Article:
Inclusion of Students with Disabilities (Element 5.3)
Revision: Colorado will continue to use option 3 in our guidance dated December 2005 to take advantage of the interim flexibility regarding calculating AYP for the students with disabilities subgroup (refer to: www.ed.gov/policy/elsec/guid/secletter/070207.html). For schools and districts that do not make AYP solely on the basis of the students with disabilities subgroup when compared to the current annual measurable objectives (AMOs) that have remained the same in 2004-05, 2005-06, and 2006-07, Colorado will compare the percentage of students proficient against the 2003-04 AMOs for the students with disabilities group to determine if the group met AYP.
The following amendments are not aligned with the statute and regulations and may not be included in the approved workbook.
Public School Choice and Supplemental Educational Services (Element 1.6)
The Department cannot approve Colorado’s proposal to require districts to offer both supplemental educational services (SES) and public school choice in the first year Title I schools are identified as in need of improvement. Because the statute (§1116(b)(1)(E)) only requires a district to offer public school choice in a Title I school in its first year of improvement, a State cannot require its districts to offer both choice and SES in that first year. The State may, however, permit districts to implement SES voluntarily in the first year of improvement. If a district chooses to offer both public school choice and SES options in the first year of improvement, please note that the district must satisfy all public school choice requests first, followed by requests for SES from students in schools in the second year of improvement. Then, the district may satisfy SES requests from students in schools in the first year of improvement.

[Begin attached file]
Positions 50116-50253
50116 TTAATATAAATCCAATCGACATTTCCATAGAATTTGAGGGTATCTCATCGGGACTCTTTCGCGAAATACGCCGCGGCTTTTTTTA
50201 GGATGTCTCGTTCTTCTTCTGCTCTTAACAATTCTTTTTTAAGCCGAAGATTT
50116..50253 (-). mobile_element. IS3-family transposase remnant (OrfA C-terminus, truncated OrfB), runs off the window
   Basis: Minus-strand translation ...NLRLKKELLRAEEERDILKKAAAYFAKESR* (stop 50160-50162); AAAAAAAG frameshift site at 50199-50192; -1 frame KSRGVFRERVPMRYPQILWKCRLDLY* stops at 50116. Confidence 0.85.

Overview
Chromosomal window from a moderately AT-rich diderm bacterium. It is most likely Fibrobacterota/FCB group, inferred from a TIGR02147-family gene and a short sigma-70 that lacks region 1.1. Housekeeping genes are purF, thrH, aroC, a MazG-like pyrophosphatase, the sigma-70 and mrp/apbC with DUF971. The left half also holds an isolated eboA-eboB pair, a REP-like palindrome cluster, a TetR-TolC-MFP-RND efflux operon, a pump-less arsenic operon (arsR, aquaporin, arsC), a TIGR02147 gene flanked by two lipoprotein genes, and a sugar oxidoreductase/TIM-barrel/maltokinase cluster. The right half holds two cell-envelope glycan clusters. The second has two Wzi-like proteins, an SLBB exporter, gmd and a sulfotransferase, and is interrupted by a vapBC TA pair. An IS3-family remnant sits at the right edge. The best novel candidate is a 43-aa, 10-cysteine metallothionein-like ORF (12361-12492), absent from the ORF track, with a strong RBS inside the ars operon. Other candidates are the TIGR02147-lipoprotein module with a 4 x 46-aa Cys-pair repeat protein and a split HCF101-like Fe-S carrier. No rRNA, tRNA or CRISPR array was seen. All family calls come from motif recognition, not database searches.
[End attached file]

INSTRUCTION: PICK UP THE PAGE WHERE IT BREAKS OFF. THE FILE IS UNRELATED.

A district may count the SES offered to students in schools in the first year of improvement toward meeting the 20 percent requirement, provided that the SES services meet all the requirements of section 1116(e) of the ESEA and the district is meeting demand for public school choice and SES services for students in schools in the second year of improvement.
Districts Identified for Improvement (Element 9.1)
The Department cannot approve Colorado’s proposal to give equal priority in the awarding of school improvement funds under section 1003(a) of the ESEA in support of district-wide systemic strategies and reforms to districts identified as in need of improvement that have no schools in the district identified as in need of improvement as is given to schools identified as in need or improvement. A State is required under section 1003 of the ESEA to reserve 4 percent of the Title I funds it receives for school improvement activities. Of the amount reserved, the State must allocate not less than 95 percent directly to districts for schools identified for improvement. Based on this language, the State may not initially allocate section 1003 funds to districts that do not have any schools identified as in need of improvement. However, under section 1003(d), if a State determines, after consultation with districts in the State, that the amount of section 1003 funds it is required to reserve is more than the amount needed to provide assistance to schools in improvement, the State may allocate the excess amount to districts identified as in need of improvement that do not have any schools identified for improvement, either as part of the regular Title I allocation process or in accordance with section 1126(c), which permits a State to allocate excess Title I funds to districts based on need.